Dr. Nesochi discusses myths about Alzheimer’s Disease on Reader’s Digest.

15 Myths About Alzheimer’s Disease You Should Stop Believing

by Morgan Cutolo

photos courtesy of Reader’s Digest


A complex neurological condition that strikes more than 5 million Americans, Alzheimer’s disease is complicated and scary. But misconceptions about Alzheimer’s risk factors and ways to prevent Alzheimer’s can stand in the way of your health.

Alzheimer and dementia are two separate things

“You may hear people explaining that their loved one has both Alzheimer’s and dementia, when in fact, Alzheimer’s is under the ‘umbrella’ of dementia. They are not two separate things. There are over 100 different forms of dementia, each type comes with a variety of different symptoms.” —Phoebe James, the director of resident engagement at Wentworth Senior Living. This is the real difference between dementia and Alzheimer’s.

Alzheimer’s isn’t treatable

“One of the biggest myths about Alzheimer’s and related dementias is that they aren’t treatable. The brain is like any other organ, and responds positively to lifestyle changes like diet, exercise, social engagement, and puzzles/challenges.” —Nick Bott, Psy.D.


All people who have Alzheimer’s disease become violent and irritable

“While it is true that Alzheimer’s can cause personality changes and mood swings, not all of those changes include violent ones. As an in-home care company specializing in memory care, we tend to work with a lot of clients who are already pretty far along on their journey with this disease. More than anything, we see clients who are simply frustrated with their own memory loss and confusion. Some of the best practices for helping a loved one experiencing Alzheimer’s personality changes is to remain calm and engage in good listening.” —Scott Knoll, owner of By Your Side Home Care, an elderly in-home caregiving agency specializing in Alzheimer’s services. These everyday habits will reduce your risk of Alzheimer’s.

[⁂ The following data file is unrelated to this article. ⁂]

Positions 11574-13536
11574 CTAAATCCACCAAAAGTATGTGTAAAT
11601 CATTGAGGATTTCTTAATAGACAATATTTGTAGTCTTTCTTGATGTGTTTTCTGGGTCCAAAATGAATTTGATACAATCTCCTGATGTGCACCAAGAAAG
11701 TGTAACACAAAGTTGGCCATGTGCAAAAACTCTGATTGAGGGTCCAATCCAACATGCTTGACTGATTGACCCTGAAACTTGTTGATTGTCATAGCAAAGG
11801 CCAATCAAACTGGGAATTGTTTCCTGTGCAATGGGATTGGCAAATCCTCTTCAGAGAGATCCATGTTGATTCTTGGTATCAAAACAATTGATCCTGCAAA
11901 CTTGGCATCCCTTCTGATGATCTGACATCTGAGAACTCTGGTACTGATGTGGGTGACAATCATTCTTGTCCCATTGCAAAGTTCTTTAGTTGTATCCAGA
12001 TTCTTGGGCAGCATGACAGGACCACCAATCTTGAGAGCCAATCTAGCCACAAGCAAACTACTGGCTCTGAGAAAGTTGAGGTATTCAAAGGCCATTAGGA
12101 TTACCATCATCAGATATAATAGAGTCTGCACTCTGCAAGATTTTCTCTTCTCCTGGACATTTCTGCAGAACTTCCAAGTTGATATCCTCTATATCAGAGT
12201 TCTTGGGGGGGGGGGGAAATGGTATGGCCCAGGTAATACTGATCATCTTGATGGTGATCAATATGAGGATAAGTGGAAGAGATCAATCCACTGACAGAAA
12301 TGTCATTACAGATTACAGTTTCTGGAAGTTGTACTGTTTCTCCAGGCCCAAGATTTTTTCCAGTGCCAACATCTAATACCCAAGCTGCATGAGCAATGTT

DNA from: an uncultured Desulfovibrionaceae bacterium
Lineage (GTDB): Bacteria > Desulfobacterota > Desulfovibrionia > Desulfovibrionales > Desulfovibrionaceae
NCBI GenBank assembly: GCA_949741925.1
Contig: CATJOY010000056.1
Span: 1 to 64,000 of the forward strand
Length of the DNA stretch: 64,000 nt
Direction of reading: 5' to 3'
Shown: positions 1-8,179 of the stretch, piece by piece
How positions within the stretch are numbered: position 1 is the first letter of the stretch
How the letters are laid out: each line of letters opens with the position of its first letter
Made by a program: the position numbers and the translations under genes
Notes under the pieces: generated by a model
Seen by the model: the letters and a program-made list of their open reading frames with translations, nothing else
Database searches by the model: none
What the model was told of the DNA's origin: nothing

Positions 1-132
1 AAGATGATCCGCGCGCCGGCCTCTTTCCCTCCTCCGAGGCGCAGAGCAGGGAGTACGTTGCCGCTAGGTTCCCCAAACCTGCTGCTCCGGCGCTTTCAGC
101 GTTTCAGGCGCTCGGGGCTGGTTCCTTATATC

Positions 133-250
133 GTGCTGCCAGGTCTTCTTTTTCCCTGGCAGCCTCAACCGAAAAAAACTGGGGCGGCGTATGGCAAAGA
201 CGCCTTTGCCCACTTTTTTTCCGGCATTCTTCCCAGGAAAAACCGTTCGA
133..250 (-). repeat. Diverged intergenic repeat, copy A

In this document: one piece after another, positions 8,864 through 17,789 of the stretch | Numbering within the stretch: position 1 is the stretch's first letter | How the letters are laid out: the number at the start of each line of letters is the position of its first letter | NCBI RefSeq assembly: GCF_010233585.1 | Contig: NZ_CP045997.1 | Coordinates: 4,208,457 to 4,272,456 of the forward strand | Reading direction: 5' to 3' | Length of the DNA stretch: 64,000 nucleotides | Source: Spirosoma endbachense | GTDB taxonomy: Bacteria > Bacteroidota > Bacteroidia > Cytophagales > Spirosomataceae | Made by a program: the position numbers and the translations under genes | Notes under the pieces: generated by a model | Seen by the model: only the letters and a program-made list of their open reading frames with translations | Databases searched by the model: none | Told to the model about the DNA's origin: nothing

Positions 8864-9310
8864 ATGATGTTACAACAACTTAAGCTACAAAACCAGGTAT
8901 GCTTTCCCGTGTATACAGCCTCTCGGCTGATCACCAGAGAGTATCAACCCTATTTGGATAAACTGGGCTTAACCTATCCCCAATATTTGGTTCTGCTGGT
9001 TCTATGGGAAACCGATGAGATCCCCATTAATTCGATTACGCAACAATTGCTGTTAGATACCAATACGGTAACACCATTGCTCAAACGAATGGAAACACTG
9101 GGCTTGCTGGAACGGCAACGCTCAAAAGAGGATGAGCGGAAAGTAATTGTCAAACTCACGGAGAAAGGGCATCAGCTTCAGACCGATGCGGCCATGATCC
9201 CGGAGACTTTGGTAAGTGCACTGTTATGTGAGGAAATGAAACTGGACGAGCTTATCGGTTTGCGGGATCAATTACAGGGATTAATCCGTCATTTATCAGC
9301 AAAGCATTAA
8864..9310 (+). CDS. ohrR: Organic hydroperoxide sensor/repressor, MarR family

Alzheimer’s is not an inherited disease

“This is wrong at two levels. First, some people do inherit single mutations that cause this disease, although those are rare; and second, others develop it due to many small inherited risks which work together with an unhealthy lifestyle to induce this disease.” —Hermona Soreq, a neuroscientist at the Hebrew University of Jerusalem’s Edmund and Lily Sarfra Center for Brain Science.


There are supplements that can help prevent Alzheimer’s

“There have yet to be any studies proving the ability of vitamins, herbal products, or medications to prevent the development of Alzheimer’s disease. However, a healthy lifestyle including frequent physical activity, heart-healthy diets, and control of chronic conditions such as high blood pressure or diabetes could help reduce the likelihood. While there is no conclusive evidence directly linking these lifestyle changes to preventing Alzheimer’s, they have been shown in some studies to promote increased brain health which could ultimately play a key role in thwarting the disease.” —Dr. Kumar Dharmarajan, Chief Scientific Officer at Clover Health.

Alzheimer’s disease is a normal part of aging

“Although changes in the brain occur with age starting in our mid-twenties, Alzheimer’s disease is NOT a normal part of aging. Alzheimer’s disease is the most common type of dementia in the United States and age is the greatest known risk factor to developing Alzheimer’s disease, especially after the age of eighty.” —Dr. Krystal L. Culler, DBH, MA, Oscar Family Director of Menorah Park Center 4 Brain Health™, Senior Atlantic Fellow- Global Brain Health Institute. This is what neurologists do to prevent Alzheimer’s.


Alzheimer’s only affects the elderly

“One myth that I commonly hear about Alzheimer’s is that the condition solely affects the elderly population. Though we typically hear about the disease occurring more often in older people, there is a small subset of those affected by early-onset Alzheimer’s who may manifest symptoms as early as their 30s and 40s. It is important to note that early-onset Alzheimer’s is less common and genetics may sometimes play a role in increasing the risk for the condition.” —Dr. Nesochi Okeke-Igbokwe, physician and health and wellness expert.


Alzheimer’s is an almost inevitable consequence of aging